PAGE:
The 1975's recently released their second album, I Like It When You Sleep, For You Are So Beautiful Yet So Unaware Of It, marked the second time the band had reached No. 1 on the album chart in the band's home country of the United Kingdom. It also became the group's first chart-topping album in the United States upon its late-February release.
But singer and guitarist Matt Healy said his feelings about the achievement were very different from what he felt when the group's self-titled debut reached number one in the United Kingdom upon its release in September 2013.
"The first record retrospectively I've realized, when we were building up to the chance that it was going to be number one, I was so anxious about it and I cared so much about it, I've realized, because it was very wrapped up in me becoming known as well," he said in a recent phone interview. "At the time, I didn't realize it, but now I realize the desire for that album to do so well, the first one, was definitely imbued with my desire to be known and have people know who I am.
"On this record, I had to get myself to a place where I really didn't care," Healy said. "I know that sounds maybe like a cliché or maybe not even true, but I had to get to a place where I was doing it because I just loved doing it, and I wasn't scared of what people were going to say and I wasn't scared of what people were going to think ... It was a different experience because it was about the album. It wasn't my ego. It wasn't about me. It was about this thing that I'd made doing so well."
That sort of sense of satisfaction is something Healy said he always felt he would one day get to experience.
That sense of self-belief, he said, was a big factor in The 1975 persevering through the long slog to stardom — a path that started in 2002 at an uncommonly young age and continued for the better part of a decade without yielding much in the way of results.
The group began when Healy, drummer George Daniel, guitarist Adam Hann and bassist Ross MacDonald — all students at Wimslow High School in Wimslow, a town in Cheshire, England — got together to play as part of a series of shows organized for local teenagers. The band starting out playing punk covers but soon moved on to writing originals, determined to make a name for themselves.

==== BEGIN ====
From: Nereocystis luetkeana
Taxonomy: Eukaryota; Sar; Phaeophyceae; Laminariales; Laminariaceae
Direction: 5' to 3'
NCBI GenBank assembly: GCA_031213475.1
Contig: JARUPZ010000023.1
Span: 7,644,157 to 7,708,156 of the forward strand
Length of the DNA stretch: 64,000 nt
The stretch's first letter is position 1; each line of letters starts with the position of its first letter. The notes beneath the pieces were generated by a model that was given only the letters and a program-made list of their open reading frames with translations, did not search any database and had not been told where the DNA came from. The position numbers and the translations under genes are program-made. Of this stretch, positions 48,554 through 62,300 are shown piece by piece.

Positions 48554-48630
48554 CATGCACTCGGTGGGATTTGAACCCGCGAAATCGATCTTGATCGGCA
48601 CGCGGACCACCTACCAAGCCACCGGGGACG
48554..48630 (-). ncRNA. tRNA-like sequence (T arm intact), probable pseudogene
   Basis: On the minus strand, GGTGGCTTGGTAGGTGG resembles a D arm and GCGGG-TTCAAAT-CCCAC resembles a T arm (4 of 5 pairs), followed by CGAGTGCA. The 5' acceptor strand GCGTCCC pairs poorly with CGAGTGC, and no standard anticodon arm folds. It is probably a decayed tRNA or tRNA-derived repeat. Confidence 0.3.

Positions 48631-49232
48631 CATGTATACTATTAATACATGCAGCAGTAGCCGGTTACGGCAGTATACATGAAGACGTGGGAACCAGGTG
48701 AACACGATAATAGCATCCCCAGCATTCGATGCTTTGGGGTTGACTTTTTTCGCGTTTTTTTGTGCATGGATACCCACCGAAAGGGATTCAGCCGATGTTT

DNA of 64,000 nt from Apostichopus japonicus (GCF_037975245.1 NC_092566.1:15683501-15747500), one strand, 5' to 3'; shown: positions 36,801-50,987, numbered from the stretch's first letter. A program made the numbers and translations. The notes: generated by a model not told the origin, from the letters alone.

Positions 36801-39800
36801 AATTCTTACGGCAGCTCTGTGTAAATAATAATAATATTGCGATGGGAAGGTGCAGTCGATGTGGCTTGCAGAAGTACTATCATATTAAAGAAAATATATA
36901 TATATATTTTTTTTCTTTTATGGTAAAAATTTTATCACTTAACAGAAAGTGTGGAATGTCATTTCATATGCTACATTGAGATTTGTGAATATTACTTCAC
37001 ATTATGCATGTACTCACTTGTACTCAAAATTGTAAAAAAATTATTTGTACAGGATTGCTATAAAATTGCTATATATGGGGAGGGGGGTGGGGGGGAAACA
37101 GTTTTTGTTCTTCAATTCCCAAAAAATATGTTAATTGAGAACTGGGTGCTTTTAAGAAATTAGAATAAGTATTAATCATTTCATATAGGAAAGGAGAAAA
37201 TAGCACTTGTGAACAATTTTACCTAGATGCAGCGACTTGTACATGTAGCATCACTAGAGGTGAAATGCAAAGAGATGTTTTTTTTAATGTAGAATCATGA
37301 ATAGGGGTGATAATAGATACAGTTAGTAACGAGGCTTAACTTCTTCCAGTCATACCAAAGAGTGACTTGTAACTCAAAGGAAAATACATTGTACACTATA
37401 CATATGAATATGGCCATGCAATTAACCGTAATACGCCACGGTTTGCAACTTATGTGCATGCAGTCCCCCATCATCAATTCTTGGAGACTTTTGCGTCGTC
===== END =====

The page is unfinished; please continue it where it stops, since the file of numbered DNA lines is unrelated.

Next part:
"I think it feels like a bit of story to me now because I wasn't particularly naïve or like big in the room or arrogant or walking around like I was Jim Morrison when I was 16, but I suppose in my head I kind of was because I wasn't really in doubt that it was going to happen," Healy said.
"We were 13 when we started this band," he said. "We grew up together, and we fucked up together and all of our social groups were based around the band. We were a band, like a band of people, like bound together. And that stands for something. I think when you have that and you put so much love into it, it's not something that you just let go. It's something that kinds of defines who you are. So no matter how many times we were being told no, we just knew in our hearts that this was it. This was what we were going to do. I think that it's about belief, isn't it? And we just started convincing people. People just started believing us. And now we're here."
What might have held The 1975 back, of course, was simply that the group needed a few years to find their sound. Healy admits that the music that preceded the group's first EP, 2012's Facedown, was more obvious in its influences and hadn't developed into something unique to the band.
"We didn't have the conviction that we have now because that's what defines our music," he said. Healy said the band has featured a number of songs from I Like It... in its shows to promote the album, and that could well be the case when The 1975 plays in Indianapolis. He said the songs from the group's four EPs may also figure prominently in the show.
"My heart lies a lot in the EPs, and it's not to take anything away from the first album," Healy said. "I think after two years of touring that [first] album, and the EPs never really, I supposed, we never really toured them the way we did the first album. Now, our shows are about engaging and it being real and it being live, and I suppose that I really believe in this set. So even if you come to the show and you don't know as many songs as you would do if it was just the first album, it's still a more believable show."